George Gagnon (right) and Joseph Rodriguez joke with each other as they pose near the Freedom Tower today. Both men volunteered at Ground Zero after the attacks. Photo by Amy Zahn

Just before 9 a.m. on the 16th anniversary of the September 11 attacks, George Gagnon and Joseph A. Rodriguez stood close on the corner of West Broadway and Vesey Street, heads together, talking like old friends.

Rodriguez adjusted his black Desert Storm Veteran cap. This morning was his first time visiting the site of the attacks on the anniversary. It was Gagnon’s 16th. He had gone every year without fail, through emphysema, a triple bypass, 18 artery stints and most recently, a heart surgery just two weeks before this year’s visit to Ground Zero.

But the pair weren’t old friends. They had met just minutes before.

“It was the day, the moment,” Rodriguez said about what brought them together. The two found common ground instantly. Both are war veterans — Rodriguez from the Persian Gulf, and Gagnon from Vietnam — and both showed up 16 years ago in the wake of the attacks’ devastation to help in any way they could.

Gagnon was an iron worker at the time, though he’s retired now. He recounted a story he had just told Rodriguez about cutting through steel to help pull people, living and deceased, from the rubble. One body, he said, was pinned down by a beam, her wedding band still on her finger.

“We spent three hours just getting that steel off so not to disturb the body,” Gannon said. “It was just doing what you had to do.”

Rodriguez nodded. The two stood close. An onlooker would not have known that, even an hour before, neither had known the other existed.

Rodriguez remembers the day vividly. He had planned on attending a job interview in one of the towers that day, realizing only while he was getting dressed, after seeing what his father was watching on TV, that he’d be heading downtown for a different reason.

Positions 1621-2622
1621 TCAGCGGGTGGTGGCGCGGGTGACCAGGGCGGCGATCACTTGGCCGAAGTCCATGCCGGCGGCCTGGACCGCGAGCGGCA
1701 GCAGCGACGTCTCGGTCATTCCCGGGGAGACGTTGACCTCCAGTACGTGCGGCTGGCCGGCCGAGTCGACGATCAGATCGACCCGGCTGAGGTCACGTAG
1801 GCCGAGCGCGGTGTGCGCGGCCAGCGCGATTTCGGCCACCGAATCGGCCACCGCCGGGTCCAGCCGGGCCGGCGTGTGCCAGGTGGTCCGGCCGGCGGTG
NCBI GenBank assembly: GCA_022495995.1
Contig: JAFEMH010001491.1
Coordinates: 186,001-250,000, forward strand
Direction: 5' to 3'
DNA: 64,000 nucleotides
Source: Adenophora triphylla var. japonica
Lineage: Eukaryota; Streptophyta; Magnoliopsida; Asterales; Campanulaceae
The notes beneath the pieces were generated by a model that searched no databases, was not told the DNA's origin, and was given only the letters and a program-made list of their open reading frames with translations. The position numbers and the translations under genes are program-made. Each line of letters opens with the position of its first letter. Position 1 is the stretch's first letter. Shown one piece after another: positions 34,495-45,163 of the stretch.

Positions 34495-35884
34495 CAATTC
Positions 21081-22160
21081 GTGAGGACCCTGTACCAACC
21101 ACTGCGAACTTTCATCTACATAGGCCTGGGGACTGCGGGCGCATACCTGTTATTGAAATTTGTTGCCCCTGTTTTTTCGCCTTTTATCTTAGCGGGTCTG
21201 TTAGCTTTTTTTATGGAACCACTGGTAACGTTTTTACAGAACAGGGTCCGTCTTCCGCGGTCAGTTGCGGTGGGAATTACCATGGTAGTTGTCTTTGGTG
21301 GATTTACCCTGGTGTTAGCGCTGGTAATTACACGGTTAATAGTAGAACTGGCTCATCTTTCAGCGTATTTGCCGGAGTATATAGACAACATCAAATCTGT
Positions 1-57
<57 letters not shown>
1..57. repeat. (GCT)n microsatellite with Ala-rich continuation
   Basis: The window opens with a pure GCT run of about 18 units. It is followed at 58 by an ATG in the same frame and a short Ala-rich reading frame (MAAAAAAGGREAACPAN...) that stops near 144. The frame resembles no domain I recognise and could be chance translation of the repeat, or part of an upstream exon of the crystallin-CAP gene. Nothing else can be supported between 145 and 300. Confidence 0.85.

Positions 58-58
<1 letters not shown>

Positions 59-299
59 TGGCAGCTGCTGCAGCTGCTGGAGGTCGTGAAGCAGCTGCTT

“I’m watching the TV, saying, ‘Dad, what movie are you watching?’ He goes, ‘Son, that’s not a movie. Look at the TV clearly. At the left corner it says, ‘live.’’”

Rodriguez lent his help for days, stopping only after he rushed to the Veterans’ Affairs hospital and discovered he had double pneumonia. He never followed up on his job lead, deciding it wasn’t meant to be. It was for a government job, he said.

“The CIA!” Gagnon joked.

Rodriguez would discover another personal connection to the attacks, months later. He was having breakfast at a diner near his home in the Bronx when he opened a newspaper and saw a memorial for a good friend from high school — Officer Jerome Dominguez, one of the 60 police officers who lost their lives that day.

“I just broke down like a baby,” he said. “That’s the reason why I’m here today, to honor him.”

Gagnon identified with Rodriguez’s feeling of loss, having lost friends in Vietnam, and with Rodriguez’s reasons for visiting the site of the attacks.

“I think it’s our duty as Americans to come down here,” he said. There are only two places Gagnon makes it a point to go to every year: Washington D.C. over Memorial Day weekend, and Ground Zero on September 11.

The somber mood broke when Gagnon pulled out a black flip phone. Rodriguez, over a decade younger but a head taller, began dictating his phone number.

“We gotta go drinking one day,” Rodriguez said. Gagnon agreed. But first, Rodriguez wants to reflect — to honor the dead, the living, and the life he’s spent the last decade and a half making for himself.

“I guess that’s the sweetest revenge you can give to anybody who brings terror to us, is to live your American dream, live your American rights and just live.”

As for their new friendship, Rodriguez said, it’s “to be continued.”